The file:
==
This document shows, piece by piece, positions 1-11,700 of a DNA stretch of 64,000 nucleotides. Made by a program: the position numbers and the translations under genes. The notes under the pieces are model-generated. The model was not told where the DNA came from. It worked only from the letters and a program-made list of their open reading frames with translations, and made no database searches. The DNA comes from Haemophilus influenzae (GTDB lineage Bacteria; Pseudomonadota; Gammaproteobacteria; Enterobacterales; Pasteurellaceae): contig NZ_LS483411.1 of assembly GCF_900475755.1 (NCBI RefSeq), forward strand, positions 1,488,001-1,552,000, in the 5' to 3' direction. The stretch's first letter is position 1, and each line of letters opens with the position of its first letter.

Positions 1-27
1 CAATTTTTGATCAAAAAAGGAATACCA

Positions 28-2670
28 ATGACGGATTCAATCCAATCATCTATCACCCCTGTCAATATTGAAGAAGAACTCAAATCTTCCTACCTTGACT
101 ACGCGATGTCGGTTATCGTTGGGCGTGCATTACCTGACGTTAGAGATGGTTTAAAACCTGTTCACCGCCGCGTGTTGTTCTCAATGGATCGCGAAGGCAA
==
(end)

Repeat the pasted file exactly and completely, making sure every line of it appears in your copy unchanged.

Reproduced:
This document shows, piece by piece, positions 1-11,700 of a DNA stretch of 64,000 nucleotides. Made by a program: the position numbers and the translations under genes. The notes under the pieces are model-generated. The model was not told where the DNA came from. It worked only from the letters and a program-made list of their open reading frames with translations, and made no database searches. The DNA comes from Haemophilus influenzae (GTDB lineage Bacteria; Pseudomonadota; Gammaproteobacteria; Enterobacterales; Pasteurellaceae): contig NZ_LS483411.1 of assembly GCF_900475755.1 (NCBI RefSeq), forward strand, positions 1,488,001-1,552,000, in the 5' to 3' direction. The stretch's first letter is position 1, and each line of letters opens with the position of its first letter.

Positions 1-27
1 CAATTTTTGATCAAAAAAGGAATACCA

Positions 28-2670
28 ATGACGGATTCAATCCAATCATCTATCACCCCTGTCAATATTGAAGAAGAACTCAAATCTTCCTACCTTGACT
101 ACGCGATGTCGGTTATCGTTGGGCGTGCATTACCTGACGTTAGAGATGGTTTAAAACCTGTTCACCGCCGCGTGTTGTTCTCAATGGATCGCGAAGGCAA